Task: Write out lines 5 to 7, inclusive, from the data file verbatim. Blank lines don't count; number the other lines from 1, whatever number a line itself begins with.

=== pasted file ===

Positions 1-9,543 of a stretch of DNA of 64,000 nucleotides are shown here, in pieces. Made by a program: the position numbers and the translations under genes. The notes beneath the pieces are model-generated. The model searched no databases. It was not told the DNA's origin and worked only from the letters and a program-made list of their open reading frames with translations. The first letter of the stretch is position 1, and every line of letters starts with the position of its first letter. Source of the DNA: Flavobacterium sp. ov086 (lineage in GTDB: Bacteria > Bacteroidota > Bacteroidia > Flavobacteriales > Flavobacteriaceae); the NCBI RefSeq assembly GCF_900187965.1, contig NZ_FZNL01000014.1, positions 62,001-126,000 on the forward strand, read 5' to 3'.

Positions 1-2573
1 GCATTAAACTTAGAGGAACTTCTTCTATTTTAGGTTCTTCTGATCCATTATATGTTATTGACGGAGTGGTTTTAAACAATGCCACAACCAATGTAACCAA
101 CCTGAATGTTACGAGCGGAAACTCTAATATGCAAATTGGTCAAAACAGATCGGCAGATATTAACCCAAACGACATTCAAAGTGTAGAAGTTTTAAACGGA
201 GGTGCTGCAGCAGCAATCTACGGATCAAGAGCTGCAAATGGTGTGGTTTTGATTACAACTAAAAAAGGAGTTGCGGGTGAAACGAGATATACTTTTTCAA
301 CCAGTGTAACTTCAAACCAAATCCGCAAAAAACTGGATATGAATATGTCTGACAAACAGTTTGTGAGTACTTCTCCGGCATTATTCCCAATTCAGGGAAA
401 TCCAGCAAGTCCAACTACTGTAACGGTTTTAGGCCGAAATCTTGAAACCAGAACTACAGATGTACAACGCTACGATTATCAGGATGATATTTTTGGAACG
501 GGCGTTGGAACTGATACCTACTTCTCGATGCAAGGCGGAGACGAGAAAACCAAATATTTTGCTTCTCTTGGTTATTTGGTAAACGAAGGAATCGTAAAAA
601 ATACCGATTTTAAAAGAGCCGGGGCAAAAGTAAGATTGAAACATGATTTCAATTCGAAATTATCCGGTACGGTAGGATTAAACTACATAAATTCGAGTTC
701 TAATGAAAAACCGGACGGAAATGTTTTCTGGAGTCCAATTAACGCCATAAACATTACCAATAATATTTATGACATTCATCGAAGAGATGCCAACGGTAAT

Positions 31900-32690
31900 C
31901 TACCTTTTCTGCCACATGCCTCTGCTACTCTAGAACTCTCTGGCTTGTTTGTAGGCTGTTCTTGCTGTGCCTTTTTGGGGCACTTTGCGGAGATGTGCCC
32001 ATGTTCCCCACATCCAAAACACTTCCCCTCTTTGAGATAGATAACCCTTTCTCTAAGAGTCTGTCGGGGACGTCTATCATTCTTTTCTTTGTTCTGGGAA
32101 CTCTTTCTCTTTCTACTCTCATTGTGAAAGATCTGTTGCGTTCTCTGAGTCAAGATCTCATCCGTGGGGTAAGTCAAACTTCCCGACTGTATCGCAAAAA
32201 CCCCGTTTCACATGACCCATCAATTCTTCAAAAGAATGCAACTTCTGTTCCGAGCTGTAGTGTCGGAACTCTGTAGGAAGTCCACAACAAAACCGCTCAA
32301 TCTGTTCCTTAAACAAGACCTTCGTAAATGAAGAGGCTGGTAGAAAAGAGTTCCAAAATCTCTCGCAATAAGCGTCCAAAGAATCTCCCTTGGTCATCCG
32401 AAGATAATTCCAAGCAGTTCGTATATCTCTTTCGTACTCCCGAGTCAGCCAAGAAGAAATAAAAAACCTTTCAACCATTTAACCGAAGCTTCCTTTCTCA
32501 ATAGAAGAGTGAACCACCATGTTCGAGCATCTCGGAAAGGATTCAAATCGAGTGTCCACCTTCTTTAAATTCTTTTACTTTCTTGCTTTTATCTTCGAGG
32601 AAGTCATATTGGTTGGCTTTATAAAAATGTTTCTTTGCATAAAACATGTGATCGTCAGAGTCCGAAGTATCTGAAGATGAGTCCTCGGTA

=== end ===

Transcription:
201 GGTGCTGCAGCAGCAATCTACGGATCAAGAGCTGCAAATGGTGTGGTTTTGATTACAACTAAAAAAGGAGTTGCGGGTGAAACGAGATATACTTTTTCAA
301 CCAGTGTAACTTCAAACCAAATCCGCAAAAAACTGGATATGAATATGTCTGACAAACAGTTTGTGAGTACTTCTCCGGCATTATTCCCAATTCAGGGAAA
401 TCCAGCAAGTCCAACTACTGTAACGGTTTTAGGCCGAAATCTTGAAACCAGAACTACAGATGTACAACGCTACGATTATCAGGATGATATTTTTGGAACG